Parenting is a constant stream of terror, shrouded in obligations. But, I don’t want to scare anyone off of the idea or anything.
When my son was two days old, the hospital pediatrician made a special visit to my bedside—as I'm sure is standard practice for most doctors of new mothers. She checked to see how I was doing, asked how the baby was eating, and inquired about his sleep habits. Then, she sweetly let me know if I brought my son into bed with me, I would roll over on top of him and smother him to death in his sleep.
"Just don't do it. Awful things that I won't even mention could happen."
More awful than smothering him to death in his sleep? Jesus.
And so it began—the sheer terror of motherhood.
Of course my child ended up periodically sleeping in bed with me anyway. I was breastfeeding and exhausted and he was eating every hour and a half. Occasionally and unavoidably, I would fall asleep. Every single time I fell asleep with him in our bed, I awoke in a panic. Where’s the baby? Where’s the baby? Is he under the covers? Did he fall off the bed? Is he breathing?
Oh my god, the breathing. Somehow, all my friends with children neglected to mention that I would be checking to see if my child was breathing pretty much every single time he fell asleep. I would get home from work and rush to his crib. I wasn’t gazing at him lovingly—I was frantically searching for the rise and fall of his chest. You’d think this kind of frenzied behavior is something that only befalls new mothers—but nope. I just had baby number two and I do it to her, too.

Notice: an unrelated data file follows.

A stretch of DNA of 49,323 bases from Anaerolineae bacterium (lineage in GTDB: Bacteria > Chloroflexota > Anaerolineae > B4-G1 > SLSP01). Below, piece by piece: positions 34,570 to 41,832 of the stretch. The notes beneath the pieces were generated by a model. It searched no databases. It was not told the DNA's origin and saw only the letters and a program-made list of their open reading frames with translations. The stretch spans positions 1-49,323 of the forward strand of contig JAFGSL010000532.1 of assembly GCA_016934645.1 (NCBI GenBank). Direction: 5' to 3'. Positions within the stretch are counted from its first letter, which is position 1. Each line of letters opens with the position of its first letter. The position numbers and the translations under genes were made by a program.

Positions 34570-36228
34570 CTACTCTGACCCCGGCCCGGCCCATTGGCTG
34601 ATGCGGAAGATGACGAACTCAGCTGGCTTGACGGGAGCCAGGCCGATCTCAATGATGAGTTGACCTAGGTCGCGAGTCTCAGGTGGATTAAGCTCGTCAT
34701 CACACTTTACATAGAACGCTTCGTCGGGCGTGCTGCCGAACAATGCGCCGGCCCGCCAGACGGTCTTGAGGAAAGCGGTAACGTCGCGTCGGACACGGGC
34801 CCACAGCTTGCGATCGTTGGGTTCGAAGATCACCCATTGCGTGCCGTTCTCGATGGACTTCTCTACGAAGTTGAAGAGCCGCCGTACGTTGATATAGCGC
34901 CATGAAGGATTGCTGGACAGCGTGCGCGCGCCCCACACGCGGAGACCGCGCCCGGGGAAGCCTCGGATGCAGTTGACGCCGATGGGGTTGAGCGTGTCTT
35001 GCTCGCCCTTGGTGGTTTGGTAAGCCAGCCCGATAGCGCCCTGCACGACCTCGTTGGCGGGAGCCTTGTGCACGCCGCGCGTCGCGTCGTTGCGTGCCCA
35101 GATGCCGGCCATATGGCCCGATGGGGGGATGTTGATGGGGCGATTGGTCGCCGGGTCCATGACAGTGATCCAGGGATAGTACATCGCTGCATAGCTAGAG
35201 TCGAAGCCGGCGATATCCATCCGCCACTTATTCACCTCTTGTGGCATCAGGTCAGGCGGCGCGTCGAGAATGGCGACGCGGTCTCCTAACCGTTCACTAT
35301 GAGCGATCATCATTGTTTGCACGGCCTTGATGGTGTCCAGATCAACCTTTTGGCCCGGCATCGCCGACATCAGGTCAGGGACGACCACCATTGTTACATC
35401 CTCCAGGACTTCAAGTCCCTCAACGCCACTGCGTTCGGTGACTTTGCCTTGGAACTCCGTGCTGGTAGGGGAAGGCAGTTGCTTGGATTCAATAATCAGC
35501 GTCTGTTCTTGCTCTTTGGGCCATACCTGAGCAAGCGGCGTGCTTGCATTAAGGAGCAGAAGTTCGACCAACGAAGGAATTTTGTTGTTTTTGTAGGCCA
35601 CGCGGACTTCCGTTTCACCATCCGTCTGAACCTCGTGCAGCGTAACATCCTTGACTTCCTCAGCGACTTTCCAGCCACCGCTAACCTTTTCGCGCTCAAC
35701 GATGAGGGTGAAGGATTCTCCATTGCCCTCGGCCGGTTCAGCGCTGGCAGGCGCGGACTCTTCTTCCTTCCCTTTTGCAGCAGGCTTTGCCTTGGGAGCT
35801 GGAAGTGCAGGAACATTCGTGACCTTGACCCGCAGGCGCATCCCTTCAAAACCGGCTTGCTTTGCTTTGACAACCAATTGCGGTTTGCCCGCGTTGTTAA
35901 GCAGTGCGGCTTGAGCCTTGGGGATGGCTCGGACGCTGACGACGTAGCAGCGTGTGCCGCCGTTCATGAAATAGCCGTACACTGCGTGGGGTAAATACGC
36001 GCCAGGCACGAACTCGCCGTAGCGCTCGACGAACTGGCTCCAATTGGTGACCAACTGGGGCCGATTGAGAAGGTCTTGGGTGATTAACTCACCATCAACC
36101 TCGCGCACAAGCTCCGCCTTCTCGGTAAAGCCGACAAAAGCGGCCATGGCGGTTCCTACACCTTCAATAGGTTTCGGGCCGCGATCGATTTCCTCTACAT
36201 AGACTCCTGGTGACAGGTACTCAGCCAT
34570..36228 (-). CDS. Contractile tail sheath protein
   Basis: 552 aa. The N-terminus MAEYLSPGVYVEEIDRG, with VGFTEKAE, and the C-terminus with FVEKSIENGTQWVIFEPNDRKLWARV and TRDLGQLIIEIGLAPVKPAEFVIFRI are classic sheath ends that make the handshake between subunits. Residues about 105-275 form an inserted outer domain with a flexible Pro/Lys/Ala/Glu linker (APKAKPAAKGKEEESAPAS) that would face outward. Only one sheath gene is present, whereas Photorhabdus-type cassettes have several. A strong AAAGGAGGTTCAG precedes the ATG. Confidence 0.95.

And the terror doesn’t stop as your child moves into toddlerhood—it gets worse. There are more and more things to worry about. Is his food cut into small enough pieces? Can he climb that jungle gym by himself? Will the television scar him irreparably? Is he talking/walking/ socializing on time?
As if these scenarios aren’t bad enough—motherhood also asks you to sprinkle a healthy dose of obligation over your terror and paranoia. Imagine never meeting your own needs first again—can you do that? You better start. It’s pretty much the definition of motherhood.
If a sane person were given the choice between a) sleeping in on a Sunday, reading the New York Times in bed and lazily strolling to a drunken brunch or b) waking at the break of dawn to wipe urine off of another human and embark on yet another day of meeting all of said human’s basic needs, what do you think the sane person would choose? Parenting is a parade of banality. That’s why we’re always arguing about it so much. Ever heard of the mummy wars? Think about it: if we’re going to be putting another person’s needs before our own day in and day out, the least we can be is right about the way we’re choosing to do it.
The funny thing is, I love parenting. I spent years of infertility never thinking I would be able to enjoy it. I now have two beautiful children. Motherhood is quite honestly the most wonderful thing I have ever experienced. I just think we would all be a lot happier if we could admit a few things about it. It’s hard. It’s exhausting. It’s repetitive. And it’s terrifying.
But Mother Nature is smart. She knows this little being is going to come into your life, suck up all of your free time and disposable income, and ruin your boobs. So along with the sheer terror and obligation comes this intense love and joy that you have never felt before. Thank god, because if parenting weren’t the best thing I had ever done, it would totally suck.